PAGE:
The coronavirus doesn't kill a person once, but twice. At first, the virus isolates you from your family before death. When death does arrive, your family and friends don't have the authority to arrange the funeral or even look at the body one last time, as the risk of contagion is high. Authorities seal the body immediately and take it away for cremation or burial. The pain to bear the loss of a loved one due to the pandemic is immense and dignity for the dead is lost.
One such story is of Dianne, whose husband is fighting for his life at an intensive care unit with the coronavirus for more than two weeks. She is understandably terrified at the prospect of not being able to see him during his tough times, due to the hospital's strict cross-infection policy and her pain is unbearable.
But Then, Doctor Joel Meyer Came to Her Rescue
Joel Meyer from Guy's and St Thomas', Louise Rose from Kings College London and Aetonix CEO Michel Paquet couldn't bear to see the trauma of the family members and launched their brainchild The Life Lines Project. Their aim was to arrange laptops, tablets, smartphones and set up video calls for patients to talk to their family members. The team has now provided 1,046 tablets in 159 intensive care units and helped patients make more than 15,000 video calls across the world.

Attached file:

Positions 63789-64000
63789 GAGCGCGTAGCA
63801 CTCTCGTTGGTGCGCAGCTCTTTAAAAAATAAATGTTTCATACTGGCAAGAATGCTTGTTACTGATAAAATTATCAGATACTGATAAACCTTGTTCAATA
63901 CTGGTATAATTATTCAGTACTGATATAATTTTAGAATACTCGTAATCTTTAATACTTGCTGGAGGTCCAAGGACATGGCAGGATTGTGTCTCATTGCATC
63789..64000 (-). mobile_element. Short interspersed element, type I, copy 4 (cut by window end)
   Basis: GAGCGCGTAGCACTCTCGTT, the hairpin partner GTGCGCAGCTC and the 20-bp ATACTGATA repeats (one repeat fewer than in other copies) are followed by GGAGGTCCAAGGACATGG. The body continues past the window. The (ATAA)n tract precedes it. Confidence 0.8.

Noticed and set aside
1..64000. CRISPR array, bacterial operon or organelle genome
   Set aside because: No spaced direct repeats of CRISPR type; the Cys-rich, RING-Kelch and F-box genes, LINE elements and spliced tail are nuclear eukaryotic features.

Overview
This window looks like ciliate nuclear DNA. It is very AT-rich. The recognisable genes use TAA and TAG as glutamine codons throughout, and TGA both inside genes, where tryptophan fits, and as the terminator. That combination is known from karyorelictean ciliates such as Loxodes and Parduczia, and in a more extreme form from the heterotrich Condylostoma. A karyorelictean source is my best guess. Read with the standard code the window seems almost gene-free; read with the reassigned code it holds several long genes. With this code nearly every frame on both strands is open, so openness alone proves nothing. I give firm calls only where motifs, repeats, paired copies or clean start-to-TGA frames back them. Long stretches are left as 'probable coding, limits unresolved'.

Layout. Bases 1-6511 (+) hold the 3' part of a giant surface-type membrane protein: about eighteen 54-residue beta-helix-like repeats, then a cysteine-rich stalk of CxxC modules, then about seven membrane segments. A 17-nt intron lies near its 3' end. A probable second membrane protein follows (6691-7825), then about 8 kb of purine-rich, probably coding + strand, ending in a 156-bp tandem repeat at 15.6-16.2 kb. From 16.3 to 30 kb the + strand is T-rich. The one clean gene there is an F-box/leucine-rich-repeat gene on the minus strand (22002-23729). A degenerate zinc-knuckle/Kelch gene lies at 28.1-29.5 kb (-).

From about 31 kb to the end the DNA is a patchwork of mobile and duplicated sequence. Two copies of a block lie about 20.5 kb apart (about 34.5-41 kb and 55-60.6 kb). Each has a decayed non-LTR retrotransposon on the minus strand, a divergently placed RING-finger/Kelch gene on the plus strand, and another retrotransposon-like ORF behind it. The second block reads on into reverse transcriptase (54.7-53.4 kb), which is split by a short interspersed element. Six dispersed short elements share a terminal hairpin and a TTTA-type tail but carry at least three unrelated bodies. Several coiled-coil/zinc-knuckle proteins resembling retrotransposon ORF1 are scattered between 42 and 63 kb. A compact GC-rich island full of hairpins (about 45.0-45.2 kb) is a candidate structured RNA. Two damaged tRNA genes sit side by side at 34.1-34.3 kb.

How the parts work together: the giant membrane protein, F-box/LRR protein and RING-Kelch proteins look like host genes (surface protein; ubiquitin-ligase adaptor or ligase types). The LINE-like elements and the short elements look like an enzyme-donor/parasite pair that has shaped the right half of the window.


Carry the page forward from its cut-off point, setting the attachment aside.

Dianne, found a ray of hope after she saw her husband through a video call and the very first word he spoke to her was ''I love you''. She said she immediately broke down in tears hearing her husband speak and said it was the most beautiful thing she had ever heard. ''The first time he was able to talk was when he'd been off the ventilator for three days, and his first words to me were: 'I love you.' I cried and cried. It was beautiful,'' she told the Daily Mail.
Dianne's husband recovered and was discharged from the hospital. When he reached home, he told his wife that her voice gave him all the strength to fight the virus. ''When he came home, I asked him whether he'd heard my voice when he was so ill on the ventilator, fighting for his life. He said he remembered hearing me and that it had given him strength.''
We Have Seen the Saddest Goodbyes: Joel Meyer
Joel revealed that his team has seen the saddest goodbyes but feels good that he managed to connect patients with their loved ones across continents. ''We've seen the saddest goodbyes, we've been able to connect people across continents. It's quite common for patients to want to chat to their pets. We've had a marriage proposal – a man, who was just about able to speak having recently come off a ventilator, wanted to propose to his girlfriend. And she said yes! Scenes like that, they really brighten all our days.''